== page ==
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What is a good example of accountability?

By Darren Finkelstein
By Darren Finkelstein

The Accountability Guy®

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Being responsible is nothing but accountability. A person who takes ownership, understands and respects people around him, understands his limits and his roles in the organisation. Understand how he can achieve all of his goals. This is all about accountability! Now, the word “accountability” might be a little intimidating, but it’s nothing but taking responsibility for your own actions at work. Accountability strengthens transparency and encourages employees to work together and build a healthy environment. Accountability is a great tool for building successful teams at work. Along with transparency and honesty, the members of the team learn to deal with problems together. They will learn to respect each other and also not to blame each other. Instead of running to their bosses and complaining about the fellow team members, they will learn to accept and learn to work together to achieve all the goals efficiently.

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What is accountability?

Taking responsibility for your actions and decisions, being responsible and respectful to those around you, and being honest are all examples of accountability. Accountability at work plays an important role, as it builds a transparent environment and a respectful atmosphere amongst the team members, and each person takes charge of their own actions in case they have failed, instead of blaming others. Now let’s have a look at some of the examples of accountability at work.

Accountability examples

1. Bring solutions

As we work daily, there will be many challenges that one will face at work. So if you are proactive in taking initiatives, then the managers will really appreciate it. Instead of bringing more problems to your line managers, bring them more solutions along with them.

2. Acting Promptly

As you face more challenges and issues while you are trying to finish your daily assignments, understand and become proactive rather than reactive to face any problematic situation. Understand what situations might arise later on, and be prepared for those situations and how you can solve them.

3. Form a learning habit

Adapt to the willingness to learn from others, even if you are the manager of your team. Listen to what other members of the team have to say or give you feedback.

4. Accept accountability for your actions

It can be difficult for anyone to accept that they have failed, but it is very important to understand that one has to take responsibility for their own actions and decisions.

5. Accepting criticism with grace

Criticism has been an important part of my development at work. You should accept the criticism positively as it gives you an opportunity to improve.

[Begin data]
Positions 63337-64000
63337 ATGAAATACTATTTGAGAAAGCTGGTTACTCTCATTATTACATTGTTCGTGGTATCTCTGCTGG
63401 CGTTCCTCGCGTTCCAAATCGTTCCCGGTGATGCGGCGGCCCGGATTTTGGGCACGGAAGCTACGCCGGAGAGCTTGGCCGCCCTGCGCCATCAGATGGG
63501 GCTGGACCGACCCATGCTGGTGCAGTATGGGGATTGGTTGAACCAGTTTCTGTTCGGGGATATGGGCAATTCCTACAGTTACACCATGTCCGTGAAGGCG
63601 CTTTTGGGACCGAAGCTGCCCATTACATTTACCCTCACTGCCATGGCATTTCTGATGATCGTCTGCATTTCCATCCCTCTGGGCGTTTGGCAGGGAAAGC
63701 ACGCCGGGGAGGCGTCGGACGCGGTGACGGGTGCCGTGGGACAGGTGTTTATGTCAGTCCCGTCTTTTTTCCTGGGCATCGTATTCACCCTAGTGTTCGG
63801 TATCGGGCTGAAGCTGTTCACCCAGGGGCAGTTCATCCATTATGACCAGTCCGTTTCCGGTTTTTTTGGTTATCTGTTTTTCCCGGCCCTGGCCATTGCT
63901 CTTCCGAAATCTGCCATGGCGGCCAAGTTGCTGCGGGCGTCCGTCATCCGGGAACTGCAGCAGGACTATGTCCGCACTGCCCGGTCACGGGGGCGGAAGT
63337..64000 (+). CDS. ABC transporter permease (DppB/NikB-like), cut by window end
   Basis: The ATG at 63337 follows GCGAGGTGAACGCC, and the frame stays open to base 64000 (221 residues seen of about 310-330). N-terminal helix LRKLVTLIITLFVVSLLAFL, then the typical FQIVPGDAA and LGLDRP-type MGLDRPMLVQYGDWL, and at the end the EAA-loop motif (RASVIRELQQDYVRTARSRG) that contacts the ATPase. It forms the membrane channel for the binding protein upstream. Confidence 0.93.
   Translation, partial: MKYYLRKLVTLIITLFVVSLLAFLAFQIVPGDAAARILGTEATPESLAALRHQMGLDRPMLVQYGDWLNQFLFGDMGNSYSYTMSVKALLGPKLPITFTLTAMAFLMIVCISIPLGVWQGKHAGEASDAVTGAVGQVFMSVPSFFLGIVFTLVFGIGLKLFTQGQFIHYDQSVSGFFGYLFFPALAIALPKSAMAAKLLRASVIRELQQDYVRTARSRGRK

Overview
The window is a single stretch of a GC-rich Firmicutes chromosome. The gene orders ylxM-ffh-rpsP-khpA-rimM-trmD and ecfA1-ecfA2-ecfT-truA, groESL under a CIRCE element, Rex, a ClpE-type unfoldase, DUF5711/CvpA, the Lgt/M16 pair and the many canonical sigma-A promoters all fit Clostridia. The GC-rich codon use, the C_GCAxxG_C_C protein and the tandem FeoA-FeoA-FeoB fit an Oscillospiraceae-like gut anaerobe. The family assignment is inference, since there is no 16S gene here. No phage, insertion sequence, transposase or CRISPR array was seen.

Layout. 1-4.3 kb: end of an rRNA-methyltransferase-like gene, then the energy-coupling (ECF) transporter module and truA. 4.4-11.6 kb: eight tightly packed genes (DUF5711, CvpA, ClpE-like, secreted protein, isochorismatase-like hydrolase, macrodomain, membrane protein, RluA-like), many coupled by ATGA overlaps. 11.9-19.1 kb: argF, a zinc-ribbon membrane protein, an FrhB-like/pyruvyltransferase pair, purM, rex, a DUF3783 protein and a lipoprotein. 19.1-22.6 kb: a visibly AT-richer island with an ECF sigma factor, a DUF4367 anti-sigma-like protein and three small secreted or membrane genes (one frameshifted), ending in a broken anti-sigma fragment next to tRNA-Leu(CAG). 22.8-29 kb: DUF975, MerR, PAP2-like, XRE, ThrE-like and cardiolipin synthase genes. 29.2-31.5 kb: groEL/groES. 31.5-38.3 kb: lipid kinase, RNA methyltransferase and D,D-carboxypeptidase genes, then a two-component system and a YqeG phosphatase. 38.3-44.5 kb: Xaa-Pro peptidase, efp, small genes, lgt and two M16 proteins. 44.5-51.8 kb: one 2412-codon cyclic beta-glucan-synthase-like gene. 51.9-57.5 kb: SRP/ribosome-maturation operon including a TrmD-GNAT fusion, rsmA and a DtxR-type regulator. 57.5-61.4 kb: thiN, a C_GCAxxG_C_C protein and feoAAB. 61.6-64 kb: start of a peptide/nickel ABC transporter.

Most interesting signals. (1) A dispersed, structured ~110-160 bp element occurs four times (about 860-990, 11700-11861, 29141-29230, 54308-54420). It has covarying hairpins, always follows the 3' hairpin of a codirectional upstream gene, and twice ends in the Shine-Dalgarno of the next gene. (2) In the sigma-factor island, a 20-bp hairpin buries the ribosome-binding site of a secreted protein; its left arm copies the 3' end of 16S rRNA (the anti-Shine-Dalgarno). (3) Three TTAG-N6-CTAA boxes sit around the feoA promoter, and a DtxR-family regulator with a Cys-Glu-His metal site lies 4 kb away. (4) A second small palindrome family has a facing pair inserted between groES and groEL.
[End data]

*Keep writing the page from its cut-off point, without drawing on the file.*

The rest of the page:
6. Being transparent

Be honest and be transparent with the people you work with. Learn to build a transparent environment in your office.

7. Maintain your focus on your objectives

Stay focused on your and your team’s goals. You have to be goal-driven and understand the directives that your team needs to fulfil in order to achieve its goals.

8. Communication channels

Be open and clear about the discussions that you want to send across. Make sure that you develop an effective communication channel amongst your team members so that they can discuss the matters openly and resolve them.

9. Be aware of policies and procedures

Do not go too overboard; understand the standard operating procedures at work and how they can help you and your team to achieve the goals.

10. Be ready to apologise

Be prepared to apologise if the situation arises at work. If you have realised that you have made a mistake, then be prepared to rectify and apologise.


Accountability, if practised by everyone at work, can be fruitful for the people at work as well as for the organisation. Many organisations build different policies for keeping their employees happy and satisfied. Accountability is one of the key factors to maintaining a good working atmosphere in the office. As they would build healthy employee relationships as colleagues, boss and employee, one would work in a transparent environment, and hence, everyone would be able to trust each other at work. This would, in turn, help in making wonderful teams that would help them work closely and effectively.

Along with transparency, employees must be honest and reliable towards their team members. They will be able to make better decisions at work and stand up for their decisions in case things do not go well. That’s what organisations need: people to be responsible for their actions and reactions. They would be prompt enough to see the repercussions of their actions in advance and hence plan for them in advance.

Setting examples at work is a great tool to make sure that everyone follows the good standards of accountability at work. If you have an employee who religiously practises accountability, then you can set an example at work and let everyone learn from him and see the changes that your team will go through. The team will learn to work happily together. Instead of complaining about each other, they will learn to help each other and work efficiently.